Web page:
Asylum recently completed a new bookstore in Jakarta that they hope will bring new life into the realm of bookstore design.
By frame digital.com
Asylum has dubbed the project ‘a mad house’ of creative types. What does that mean exactly? Let’s take a closer look. Hoping to define the way the average patron experiences a bookstore was the main driving factor behind the project. Gone are the traditional boring aisles of bookshelves of yesterday. The Times flagship store in Jakarta, from first sight, is clearly not your average bookstore. The bookstore is housed in a large glass cube featuring a complete glass façade. The store is centred around a theme of ‘A Garden of Discovery’. This theme takes the approach of welcoming visitors to meander through the carefully placed maze like aisles, encouraging users to discover and interact with the books.

Of mini-Big Bang birth chambers, server farms, neo-cathedrals and Virgil's Tenth Circle of Hell
Alexander Trevi in Pruned
While everyone is waiting for the first high-energy collision of CERN's Large Hadron Collider sometime next month, might we interest you meanwhile with our previous posts on this mega-machine? In our first, we wondered if all those scientists working at CERN — after having successfully mapped out the landscape architecture of reality, of course — would want to reconfigure The Machine so that it could levitate a grove of trees.
 


The broken heart of east Greenwich
BDonline
Maybe because of the unusually good showing in last month’s Olympics, it seems we’re already starting to forget about the space behind the 2012 fence — the Lea Valley, with its derelict industries and strange wildlife. That of course is the point: the fences are supposed to efface what was there before until the shiny new buildings arrive. So walking past a fenced-off London “regeneration site” recently, I was taken aback to see “Greenwich District Hospital was here” scrawled on the bright blue fence. Oh, so that’s what used to be here. I had almost forgotten.

Lakehead sets high standard. First phase of campus will meet platinum environmental benchmark
By COURTNEY WHALEN, THE PACKET AND TIMES
Forget gold. Orillia's Lakehead University is going for the platinum. The design of the first building and the name of the architecture firm behind it was unveiled Wednesday. The university campus will be the first in Canada to attain Leadership in Energy and Environmental Design (LEED) platinum standards. "We anticipate as the campus builds out, it should be a model -- a North American model," Lakehead president Fred Gilbert said of its design and environmental standards. Architectural firm Moriyama and Teshima will take the lead on the project after being selected from seven candidates. The Torontobased firm has worked on projects including the Canadian War Museum, Ottawa City Hall, Ontario Science Centre and Casino Rama, as well as several universities.

Talking with Rem Koolhaas, the architect behind the Central Library
By Mark Rahner
Mark Rahner talks to architect Rem Koolhaas, who designed the Central Library. The Seattle Public Library celebrates the completion of its "Libraries for All" building program Saturday.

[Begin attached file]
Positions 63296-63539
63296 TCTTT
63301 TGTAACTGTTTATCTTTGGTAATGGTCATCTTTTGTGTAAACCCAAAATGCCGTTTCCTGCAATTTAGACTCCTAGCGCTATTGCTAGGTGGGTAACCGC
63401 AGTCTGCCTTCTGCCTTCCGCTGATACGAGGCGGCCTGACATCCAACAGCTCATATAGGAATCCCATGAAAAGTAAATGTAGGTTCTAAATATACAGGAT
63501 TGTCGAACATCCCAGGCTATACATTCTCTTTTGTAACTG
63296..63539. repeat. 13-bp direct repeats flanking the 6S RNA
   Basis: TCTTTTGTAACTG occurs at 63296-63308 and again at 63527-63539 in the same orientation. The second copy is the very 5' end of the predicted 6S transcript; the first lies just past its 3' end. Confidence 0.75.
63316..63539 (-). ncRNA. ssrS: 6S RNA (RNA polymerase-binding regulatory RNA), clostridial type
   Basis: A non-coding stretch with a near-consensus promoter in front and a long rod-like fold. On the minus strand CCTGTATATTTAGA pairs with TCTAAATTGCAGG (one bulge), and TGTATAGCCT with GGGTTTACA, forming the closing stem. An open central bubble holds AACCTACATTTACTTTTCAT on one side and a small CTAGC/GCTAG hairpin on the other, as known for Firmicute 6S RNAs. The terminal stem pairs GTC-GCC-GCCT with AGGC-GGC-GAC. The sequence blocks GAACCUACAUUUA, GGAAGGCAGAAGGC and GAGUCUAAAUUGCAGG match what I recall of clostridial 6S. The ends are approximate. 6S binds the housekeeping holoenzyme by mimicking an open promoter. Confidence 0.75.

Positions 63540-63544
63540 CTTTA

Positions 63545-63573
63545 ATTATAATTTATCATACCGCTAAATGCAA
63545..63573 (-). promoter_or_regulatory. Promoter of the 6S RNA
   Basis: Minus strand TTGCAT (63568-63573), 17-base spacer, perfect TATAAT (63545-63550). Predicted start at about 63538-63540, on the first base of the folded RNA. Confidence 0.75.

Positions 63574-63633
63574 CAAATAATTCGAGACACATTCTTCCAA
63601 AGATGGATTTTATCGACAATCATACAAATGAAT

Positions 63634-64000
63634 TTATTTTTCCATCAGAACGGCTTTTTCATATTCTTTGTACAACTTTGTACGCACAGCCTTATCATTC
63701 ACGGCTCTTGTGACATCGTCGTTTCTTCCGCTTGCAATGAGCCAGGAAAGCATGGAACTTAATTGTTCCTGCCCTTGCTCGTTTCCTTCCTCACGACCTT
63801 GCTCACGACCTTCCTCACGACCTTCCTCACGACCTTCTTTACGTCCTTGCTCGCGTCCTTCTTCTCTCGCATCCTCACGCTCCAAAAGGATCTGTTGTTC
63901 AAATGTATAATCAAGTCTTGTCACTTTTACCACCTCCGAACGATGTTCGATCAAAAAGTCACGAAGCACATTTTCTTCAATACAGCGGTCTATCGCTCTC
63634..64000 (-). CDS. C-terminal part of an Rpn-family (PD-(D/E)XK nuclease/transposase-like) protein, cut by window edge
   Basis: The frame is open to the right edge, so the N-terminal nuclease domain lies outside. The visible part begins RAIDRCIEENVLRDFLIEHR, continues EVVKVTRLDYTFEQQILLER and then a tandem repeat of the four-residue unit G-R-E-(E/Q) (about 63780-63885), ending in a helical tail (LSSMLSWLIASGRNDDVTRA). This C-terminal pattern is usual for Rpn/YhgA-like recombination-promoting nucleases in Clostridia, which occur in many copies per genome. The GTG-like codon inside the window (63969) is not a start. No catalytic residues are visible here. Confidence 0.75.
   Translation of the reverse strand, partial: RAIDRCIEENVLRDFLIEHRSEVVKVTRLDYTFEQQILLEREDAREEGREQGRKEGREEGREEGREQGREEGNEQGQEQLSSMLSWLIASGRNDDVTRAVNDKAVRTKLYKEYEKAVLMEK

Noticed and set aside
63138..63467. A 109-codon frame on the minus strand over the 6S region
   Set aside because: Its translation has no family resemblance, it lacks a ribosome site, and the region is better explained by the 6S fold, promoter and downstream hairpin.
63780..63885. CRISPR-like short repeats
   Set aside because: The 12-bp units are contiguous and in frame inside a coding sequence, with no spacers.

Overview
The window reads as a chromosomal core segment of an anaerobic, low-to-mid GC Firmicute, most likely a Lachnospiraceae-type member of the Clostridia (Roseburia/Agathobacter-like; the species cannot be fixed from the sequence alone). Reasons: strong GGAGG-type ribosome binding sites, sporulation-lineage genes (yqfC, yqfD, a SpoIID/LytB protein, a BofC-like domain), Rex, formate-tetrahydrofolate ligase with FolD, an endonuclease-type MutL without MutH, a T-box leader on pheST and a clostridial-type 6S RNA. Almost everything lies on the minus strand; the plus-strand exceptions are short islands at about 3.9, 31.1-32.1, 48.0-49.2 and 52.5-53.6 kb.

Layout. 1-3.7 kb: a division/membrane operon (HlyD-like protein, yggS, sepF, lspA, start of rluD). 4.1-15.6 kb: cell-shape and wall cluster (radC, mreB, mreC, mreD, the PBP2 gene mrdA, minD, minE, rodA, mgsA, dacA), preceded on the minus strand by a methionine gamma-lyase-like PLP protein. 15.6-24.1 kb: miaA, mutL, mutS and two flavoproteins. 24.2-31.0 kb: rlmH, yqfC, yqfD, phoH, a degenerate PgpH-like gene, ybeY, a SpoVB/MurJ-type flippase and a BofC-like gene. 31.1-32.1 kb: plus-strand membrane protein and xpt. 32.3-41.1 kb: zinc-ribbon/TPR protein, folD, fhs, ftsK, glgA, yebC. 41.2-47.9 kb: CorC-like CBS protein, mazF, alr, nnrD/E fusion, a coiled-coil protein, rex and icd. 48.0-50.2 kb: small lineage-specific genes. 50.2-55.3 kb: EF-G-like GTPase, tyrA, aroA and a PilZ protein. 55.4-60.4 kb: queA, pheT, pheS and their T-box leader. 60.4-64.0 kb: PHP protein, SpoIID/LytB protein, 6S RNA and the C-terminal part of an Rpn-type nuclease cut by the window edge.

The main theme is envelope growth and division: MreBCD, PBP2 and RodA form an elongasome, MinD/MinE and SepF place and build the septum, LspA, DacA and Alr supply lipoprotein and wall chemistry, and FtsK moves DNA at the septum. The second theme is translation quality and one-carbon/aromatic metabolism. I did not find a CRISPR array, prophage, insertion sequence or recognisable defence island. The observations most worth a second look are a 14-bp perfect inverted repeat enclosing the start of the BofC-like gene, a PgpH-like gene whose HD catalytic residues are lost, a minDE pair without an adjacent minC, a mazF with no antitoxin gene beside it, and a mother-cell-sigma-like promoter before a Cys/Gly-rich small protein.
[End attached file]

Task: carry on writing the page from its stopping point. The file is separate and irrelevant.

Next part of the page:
The genius of downtown's awe-inspiring Central Library is that members of the former East German women's swim team would feel every bit as much at home there as the cast of "Logan's Run." A little something for everyone. Four years after the once-controversial project's completion, Dutch architect Rem Koolhaas and his creation are a key part of the Seattle Public Library's celebration Saturday of the conclusion to its decadelong "Libraries for All" building program.

Asylum recently completed a new bookstore in Jakarta that they hope will bring new life into the realm of bookstore design.
By frame digital.com
Asylum has dubbed the project ‘a mad house’ of creative types. What does that mean exactly? Let’s take a closer look. Hoping to define the way the average patron experiences a bookstore was the main driving factor behind the project. Gone are the traditional boring aisles of bookshelves of yesterday. The Times flagship store in Jakarta, from first sight, is clearly not your average bookstore. The bookstore is housed in a large glass cube featuring a complete glass façade. The store is centred around a theme of ‘A Garden of Discovery’. This theme takes the approach of welcoming visitors to meander through the carefully placed maze like aisles, encouraging users to discover and interact with the books.

Of mini-Big Bang birth chambers, server farms, neo-cathedrals and Virgil's Tenth Circle of Hell
Alexander Trevi in Pruned
While everyone is waiting for the first high-energy collision of CERN's Large Hadron Collider sometime next month, might we interest you meanwhile with our previous posts on this mega-machine? In our first, we wondered if all those scientists working at CERN — after having successfully mapped out the landscape architecture of reality, of course — would want to reconfigure The Machine so that it could levitate a grove of trees.

The New Museum of Contemporary Art to Expand, Figure Where Everything Goes Later
mediabistro.com: UnBeige
Apparently all that good initial press has done well by the New Museum of Contemporary Art, as they've just announced that they're set to buy the 47,000 square foot building adjacent to them for $16.6 million with further expansion plans in mind. The still reborn museum (it was founded over three decades ago, but likely hasn't gotten the press it has, combined over those thirty years, that it has once it landed in its fancy new space), wants to use the new expansion for just extra administrative space for the time being while it figures where it wants to go from here on out (meaning "the most positive growing pains possible," thinks we).